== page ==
There are those who claim it to be for the interest of the shop to focus our school system for those who are to leave school at 13 years of age. This is what England does. Her schools are so focused that the child of the labor takes one course, and the child of wealth and position another. There is no way for a child to have started in the line of the labor’s child to aspire to an education that will fit her inspire him to anything more. The glory of America is that as you look upon a hundred boys and girls in the primary and grammar schools, you can never tell by their countenances, their speech, their dress, their homes, which are to be the 20 who will go into the high school. The child of the poorest man stands almost as good a chance of being there as the son of the man of wealth. Harvard’s highest prize this year was given to a poor colored boy, and her highest class honor has gone to another poor colored boy.
America is tempting a half million foreigners each year to her shores because there is a chance here for their children to know and be more than they could in any other land.
There is an atmosphere in every primary school in this town that could not have been but for the high school. The tree feels a thrill and branch, trunk, and root that it could not but feel for the leaf and bud and bloom. Thus does the high school by its drawing power throw the life of the American primary School as the life of the English primary school cannot be thrilled. If a boy does not attend, is there any ambition in him he will do the best he can to make it, less good. The high school is not only an inestimable blessing to the individuals but it is vital to the security and permanent prosperity of the nation.
All the problems of the world are in this nation. We must solve them or they will solve us. The school must bear an active part in this. But it will not be the primary and grammar schools alone, except as they are inspired to know something more than to read, write, and cipher. And the days of our fathers it did very well to talk about the “little red schoolhouse” but today it must be something more than that. It must be a high school for the individual, for the honor and respectability for the town, for the security and permanent prosperity of the nation, for the solution of the problems of humanity. There is no time lost in keeping a boy away from business until he is 18. 19/20 of the boys that leave the school and go into offices and stores at 14 drift and shift about until they are 18 before they get into the place whereas boys begin in the store and which they are to stay. It is the worst of wasted time and energy that the boy puts into business before he is 18 and he does not get so much for it as he pays for fares and lunches.
It may be an open question whether the average boy can make it profitable to go to college or the Institute of Technology. There is little chance for question regarding the profit there is to every earnest boy and girl who will attend the high school. The lower schools supply the intellectual necessities of life. The high school furnishes comforts and makes possible great usefulness and personal prosperity. The years from 14 to 20 are the character-forming years.”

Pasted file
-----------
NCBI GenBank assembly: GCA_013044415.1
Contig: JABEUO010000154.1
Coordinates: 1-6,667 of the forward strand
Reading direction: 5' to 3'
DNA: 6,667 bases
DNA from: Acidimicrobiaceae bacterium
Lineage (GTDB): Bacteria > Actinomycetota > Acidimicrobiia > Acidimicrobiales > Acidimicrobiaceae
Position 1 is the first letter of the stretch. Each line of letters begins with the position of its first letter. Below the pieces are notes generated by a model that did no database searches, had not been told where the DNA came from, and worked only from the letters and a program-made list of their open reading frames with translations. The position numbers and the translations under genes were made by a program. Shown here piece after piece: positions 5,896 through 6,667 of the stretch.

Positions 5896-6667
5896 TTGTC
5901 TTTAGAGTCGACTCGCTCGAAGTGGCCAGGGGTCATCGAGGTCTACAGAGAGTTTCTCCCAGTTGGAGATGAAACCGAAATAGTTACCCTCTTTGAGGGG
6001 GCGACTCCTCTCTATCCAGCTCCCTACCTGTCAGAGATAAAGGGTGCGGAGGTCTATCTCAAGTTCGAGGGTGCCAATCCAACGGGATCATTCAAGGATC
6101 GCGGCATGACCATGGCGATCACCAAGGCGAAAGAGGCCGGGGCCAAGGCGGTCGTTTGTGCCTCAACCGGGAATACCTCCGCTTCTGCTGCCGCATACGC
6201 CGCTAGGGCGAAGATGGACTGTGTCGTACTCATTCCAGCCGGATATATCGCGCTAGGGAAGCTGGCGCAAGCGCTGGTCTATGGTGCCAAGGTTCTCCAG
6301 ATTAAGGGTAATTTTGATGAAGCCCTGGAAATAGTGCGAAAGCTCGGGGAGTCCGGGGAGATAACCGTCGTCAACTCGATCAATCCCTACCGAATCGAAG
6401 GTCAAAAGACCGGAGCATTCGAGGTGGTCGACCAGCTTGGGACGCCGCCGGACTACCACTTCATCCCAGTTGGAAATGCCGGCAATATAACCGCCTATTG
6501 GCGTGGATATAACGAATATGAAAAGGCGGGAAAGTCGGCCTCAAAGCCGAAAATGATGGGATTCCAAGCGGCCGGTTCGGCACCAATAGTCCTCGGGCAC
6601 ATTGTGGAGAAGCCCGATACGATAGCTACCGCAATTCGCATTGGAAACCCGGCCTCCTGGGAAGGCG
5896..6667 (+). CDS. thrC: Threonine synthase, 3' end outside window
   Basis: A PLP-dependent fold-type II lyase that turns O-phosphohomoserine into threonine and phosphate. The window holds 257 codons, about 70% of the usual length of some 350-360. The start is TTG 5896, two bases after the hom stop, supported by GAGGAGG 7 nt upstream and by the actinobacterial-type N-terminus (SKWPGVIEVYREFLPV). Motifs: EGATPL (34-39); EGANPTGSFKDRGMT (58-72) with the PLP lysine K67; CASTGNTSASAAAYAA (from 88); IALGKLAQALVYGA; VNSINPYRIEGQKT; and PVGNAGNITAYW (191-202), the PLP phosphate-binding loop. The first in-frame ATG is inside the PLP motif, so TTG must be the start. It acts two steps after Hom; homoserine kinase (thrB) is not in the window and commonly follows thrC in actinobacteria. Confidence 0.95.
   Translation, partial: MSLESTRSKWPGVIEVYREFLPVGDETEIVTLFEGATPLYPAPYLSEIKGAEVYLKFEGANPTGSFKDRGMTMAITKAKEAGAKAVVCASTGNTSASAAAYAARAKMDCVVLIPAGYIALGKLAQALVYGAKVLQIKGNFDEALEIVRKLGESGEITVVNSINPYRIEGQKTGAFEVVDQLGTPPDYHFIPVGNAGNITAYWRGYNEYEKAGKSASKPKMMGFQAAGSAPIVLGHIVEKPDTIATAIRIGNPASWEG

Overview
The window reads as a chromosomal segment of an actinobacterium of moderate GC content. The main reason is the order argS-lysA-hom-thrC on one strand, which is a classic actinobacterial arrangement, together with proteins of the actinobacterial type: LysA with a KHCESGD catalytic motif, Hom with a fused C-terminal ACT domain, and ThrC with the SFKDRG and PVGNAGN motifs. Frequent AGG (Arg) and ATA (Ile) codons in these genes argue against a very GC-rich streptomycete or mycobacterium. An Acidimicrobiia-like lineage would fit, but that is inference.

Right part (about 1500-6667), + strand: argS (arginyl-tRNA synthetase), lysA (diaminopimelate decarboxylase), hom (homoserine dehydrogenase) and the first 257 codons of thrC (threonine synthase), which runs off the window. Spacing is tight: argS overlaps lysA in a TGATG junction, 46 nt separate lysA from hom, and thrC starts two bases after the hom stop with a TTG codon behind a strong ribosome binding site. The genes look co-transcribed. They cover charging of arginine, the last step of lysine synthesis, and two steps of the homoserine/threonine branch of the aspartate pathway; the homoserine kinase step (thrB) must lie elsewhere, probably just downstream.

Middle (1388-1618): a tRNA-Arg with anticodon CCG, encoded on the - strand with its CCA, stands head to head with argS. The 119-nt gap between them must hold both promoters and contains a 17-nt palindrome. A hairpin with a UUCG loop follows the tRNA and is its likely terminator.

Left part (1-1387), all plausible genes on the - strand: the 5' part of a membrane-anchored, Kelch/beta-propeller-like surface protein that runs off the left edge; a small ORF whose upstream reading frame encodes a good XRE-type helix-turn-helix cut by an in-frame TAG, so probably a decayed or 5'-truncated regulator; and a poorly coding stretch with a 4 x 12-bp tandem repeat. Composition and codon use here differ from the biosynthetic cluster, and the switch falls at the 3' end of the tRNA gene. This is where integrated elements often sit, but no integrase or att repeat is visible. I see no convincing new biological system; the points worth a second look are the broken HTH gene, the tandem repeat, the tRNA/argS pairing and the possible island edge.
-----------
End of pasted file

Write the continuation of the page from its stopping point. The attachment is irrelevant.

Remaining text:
The speaker closed an eloquent address by giving a glowing account of the advancement made throughout our country during the past 25 years.
Just as the exercises were about to close Mr. F. O. Winslow asked to say a word to the scholars, and in his inimitable way told them how several little surprises had been planned for them – just for them. The ” little things ” referred to deserve more than passing mention. The whole gas apparatus, globe, Atlas, clock, revolving bookcases, encyclopedias, etc. were the gift of Mr. Winslow. The children cannot fail to appreciate such generosity.
On freedoms cornerstone,
Fair science builds her throne.
Till time shall end,
Her power and fame increase,
And freedoms climb and peace,
Where songs that never cease,
To heaven ascend.
Here by her sovereign name,
This house of calmly frame,
Today we call; and pray our temple new,
Shall prove her kingdom true,
Where wisdoms words like do,
In love shall fall .
Great teacher of mankind!– Reverend Theron Brown.
Here may our children find,
Thy favor and smile,
Life’s earliest knowledge read,
Truths gentlest voices heed,
Nor vice or word or deed,
Their souls defile.
In giving report of the new, it will not be a miss to give place to the following hymn which was sung at the last session held in the old brick schoolhouse in 1851:
We’ve gathered in our peaceful home,
we’re learning’s joys are found,
The farther in her past we roam,
The more these joys abound .
Chorus – oh, old school room,
No more our home to be,
Will never forget to go where we will,
The good we’ve learned in hee
We’ve gathered here for many years,
Our tasks conned o’er and o’er,
And something brings the silent tears,
To think we come no more
Tis said that our own handiwork,
we are all prone to prize,
So battered walls, and broken desks,
Are dear unto our eyes
They reared us up and fairer hall,
Those ever good and kind,
we trust that in the hearts of all,
A recompense they’ll find
And so we sing a farewell song,
Where no more shall dwell,
Some kindly spirit guard thee long,
Old school room, fare the well
(All articles were originally published in the Norwood Messenger unless otherwise noted)